A Rite Aid spokeswoman confirmed Friday that category management personnel changes are under way but declined to provide details.
Under a $4.375 billion deal announced in September, WBA agreed to acquire 1,932 stores, three distribution centers and related inventory from Rite Aid. The transaction is expected to be completed by this spring, the companies said.
“Following the sale of the nearly 2,000 Rite Aid stores included in the asset purchase agreement with Walgreens Boots Alliance, we are evaluating how we can better align our organizational structure with the current and future needs of our business,” Rite Aid said in a statement on Friday. “As such, we have made some staffing changes within the organization, including the category management department, that we believe will help us operate more efficiently while continuing to effectively meet our business objectives and provide a superior customer experience in our stores.”
The latest Rite Aid category management staff moves follow senior executive changes in the merchandising and category management team announced in mid-November.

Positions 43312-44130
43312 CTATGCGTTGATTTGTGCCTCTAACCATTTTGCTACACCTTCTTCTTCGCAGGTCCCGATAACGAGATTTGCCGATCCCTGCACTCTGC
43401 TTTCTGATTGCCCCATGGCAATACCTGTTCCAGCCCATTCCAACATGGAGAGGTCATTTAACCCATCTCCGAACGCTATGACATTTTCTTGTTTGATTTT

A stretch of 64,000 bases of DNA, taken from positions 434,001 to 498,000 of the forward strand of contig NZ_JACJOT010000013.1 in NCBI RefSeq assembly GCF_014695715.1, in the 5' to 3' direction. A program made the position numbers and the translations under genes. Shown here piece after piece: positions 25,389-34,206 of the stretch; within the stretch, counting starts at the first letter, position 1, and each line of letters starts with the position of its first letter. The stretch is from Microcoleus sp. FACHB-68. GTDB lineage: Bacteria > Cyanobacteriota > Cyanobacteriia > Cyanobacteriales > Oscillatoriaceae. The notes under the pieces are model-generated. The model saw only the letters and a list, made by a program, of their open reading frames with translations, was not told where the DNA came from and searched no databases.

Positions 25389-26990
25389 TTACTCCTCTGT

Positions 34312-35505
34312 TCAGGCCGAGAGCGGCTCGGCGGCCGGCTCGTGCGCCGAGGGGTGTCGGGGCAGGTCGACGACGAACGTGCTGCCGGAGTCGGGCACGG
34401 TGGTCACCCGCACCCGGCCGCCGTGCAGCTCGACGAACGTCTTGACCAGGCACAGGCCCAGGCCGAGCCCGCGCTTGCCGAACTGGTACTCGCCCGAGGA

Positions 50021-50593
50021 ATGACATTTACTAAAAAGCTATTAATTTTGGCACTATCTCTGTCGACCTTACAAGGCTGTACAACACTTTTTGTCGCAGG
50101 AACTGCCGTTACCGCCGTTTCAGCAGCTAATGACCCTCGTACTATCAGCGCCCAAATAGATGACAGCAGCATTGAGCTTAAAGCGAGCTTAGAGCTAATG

Those appointments included Bill Renz, group vice president of consumables and photo, to senior vice president of category management; Ted Williams, vice president of general merchandise and seasonal, to group vice president of consumables, general merchandise and seasonal; Bryan Shirtliff, senior vice president of merchandising, to group vice president of health and beauty; and Nate Newcomer, vice president of category management support and front-end analysis, to group vice president of category management administration, financial analysis and replenishment. Williams, Shirtliff and Newcomer report to Renz.
Also in November, Rite Aid announced the retirements of Tony Montini, executive vice president of merchandising and distribution, and Bill Bergin, group vice president of health and beauty.
Earlier this week, Rite Aid reported that WBA so far has taken ownership of 625 stores and related assets, for which it has paid Rite Aid about $1.31 billion.
Once the asset sale is finished, Rite Aid will have 2,569 drug stores served by six distribution centers, with key state markets including California, Pennsylvania, Michigan, Ohio, New York, New Jersey, Washington and Oregon, according to the company.